The army ant might be small enough to squash underfoot but, make no mistake, it’s a formidable predator.
The classification ”army ant” is actually a general term that refers to any of about 18 genera of ant that exhibit extremely aggressive nomadic behaviours and indiscriminately kill by overwhelming prey with their massive numbers.
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Another shared feature is that, unlike most ant species, army ants do not construct permanent nests; an army ant colony moves almost incessantly over the time it exists. All species are members of the true ant family, Formicidae, but several groups have independently evolved the same basic behavioural and ecological syndrome. This syndrome is often referred to as “legionary behaviour”, and may be an example of convergent evolution.
When they club together in their thousands they are a force to be reckoned with. Picture a tiger, comprised of hundreds of thousands of tiny ant-sized units, prowling through the forest and you start to get the idea.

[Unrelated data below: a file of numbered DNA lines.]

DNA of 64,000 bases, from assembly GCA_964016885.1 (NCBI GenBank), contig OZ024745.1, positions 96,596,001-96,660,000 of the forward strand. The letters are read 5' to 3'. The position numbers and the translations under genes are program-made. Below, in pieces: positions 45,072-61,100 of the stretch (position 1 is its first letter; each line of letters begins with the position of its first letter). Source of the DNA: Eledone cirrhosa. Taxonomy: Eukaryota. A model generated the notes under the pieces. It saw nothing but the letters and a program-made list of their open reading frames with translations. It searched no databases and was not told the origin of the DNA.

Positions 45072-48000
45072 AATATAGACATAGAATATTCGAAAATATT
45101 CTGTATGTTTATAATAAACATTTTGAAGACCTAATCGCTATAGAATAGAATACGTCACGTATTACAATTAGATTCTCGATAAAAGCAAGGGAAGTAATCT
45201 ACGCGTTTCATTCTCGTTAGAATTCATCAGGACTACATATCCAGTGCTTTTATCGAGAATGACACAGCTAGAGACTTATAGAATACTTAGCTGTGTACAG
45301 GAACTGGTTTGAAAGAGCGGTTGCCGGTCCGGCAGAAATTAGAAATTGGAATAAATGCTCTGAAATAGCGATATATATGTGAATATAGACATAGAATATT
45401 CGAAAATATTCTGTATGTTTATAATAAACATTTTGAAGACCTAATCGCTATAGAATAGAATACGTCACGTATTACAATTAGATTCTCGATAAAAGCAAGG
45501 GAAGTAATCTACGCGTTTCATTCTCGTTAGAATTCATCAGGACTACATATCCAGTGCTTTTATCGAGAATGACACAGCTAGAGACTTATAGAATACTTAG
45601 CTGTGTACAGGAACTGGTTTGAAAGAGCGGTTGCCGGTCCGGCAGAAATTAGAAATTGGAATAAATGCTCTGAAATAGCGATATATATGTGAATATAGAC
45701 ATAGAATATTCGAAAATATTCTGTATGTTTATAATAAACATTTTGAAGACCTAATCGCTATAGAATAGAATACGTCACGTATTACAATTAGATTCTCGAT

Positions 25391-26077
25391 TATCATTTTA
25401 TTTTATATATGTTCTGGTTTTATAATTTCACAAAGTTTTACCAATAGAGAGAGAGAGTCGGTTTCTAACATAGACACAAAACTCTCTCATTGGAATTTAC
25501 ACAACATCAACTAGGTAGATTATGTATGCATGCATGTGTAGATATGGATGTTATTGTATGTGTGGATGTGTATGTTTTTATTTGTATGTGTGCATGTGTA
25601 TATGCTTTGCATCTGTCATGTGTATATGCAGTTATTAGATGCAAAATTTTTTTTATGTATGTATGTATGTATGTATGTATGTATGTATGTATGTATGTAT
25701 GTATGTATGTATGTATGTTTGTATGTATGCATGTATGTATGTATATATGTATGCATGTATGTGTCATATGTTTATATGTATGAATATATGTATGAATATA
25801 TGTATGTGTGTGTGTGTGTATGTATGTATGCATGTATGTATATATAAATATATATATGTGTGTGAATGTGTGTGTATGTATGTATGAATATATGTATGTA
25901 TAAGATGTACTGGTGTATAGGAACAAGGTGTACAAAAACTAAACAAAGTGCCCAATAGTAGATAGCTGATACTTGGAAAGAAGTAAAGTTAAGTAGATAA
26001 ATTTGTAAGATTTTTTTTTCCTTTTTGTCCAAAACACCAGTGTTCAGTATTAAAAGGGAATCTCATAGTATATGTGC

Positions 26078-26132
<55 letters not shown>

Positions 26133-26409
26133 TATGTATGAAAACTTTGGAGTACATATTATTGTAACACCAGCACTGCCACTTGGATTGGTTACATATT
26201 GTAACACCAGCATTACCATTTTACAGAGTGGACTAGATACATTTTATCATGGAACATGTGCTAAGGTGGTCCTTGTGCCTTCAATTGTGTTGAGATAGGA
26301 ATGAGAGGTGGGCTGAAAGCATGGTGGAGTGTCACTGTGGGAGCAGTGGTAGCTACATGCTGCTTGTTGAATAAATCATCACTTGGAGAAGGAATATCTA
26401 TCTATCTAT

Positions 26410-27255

They’ll take down anything in their path, from spiders and scorpions to chickens that can’t escape them.
There are even grisly stories of African army ants attacking people. But this predator has its uses too – they can be used to stitch wounds and offer a house cleaning service too.
Dr Dino Martins, Executive Director of the Mpala Research Centre in Kenya, and Lecturer at Princeton University, and Daniel Kronauer, Associate Professor studying complex social evolution and behaviour at the Rockefeller University in New York.
BBC Discovery is produced by: Beth Eastwood Presenter: Professor Adam Hart
Photo credit: Daniel Kronauer
A few Q and A’s
Can army ants eat humans?
When they encounter a dwelling, they also venture inside in order to eat all the tasty food, cats, dogs and humans that they can find. These ravenous ants can strip an animal of its flesh rapidly. Surprisingly, authorities in Africa use these ants to rid fields and homes of pests.
Why are they called army ants?
They are called army ants due to their aggressive predatory groups looking for food, known as “raids”, in which many ants look for food at the same time in one place, attacking other animals collectively.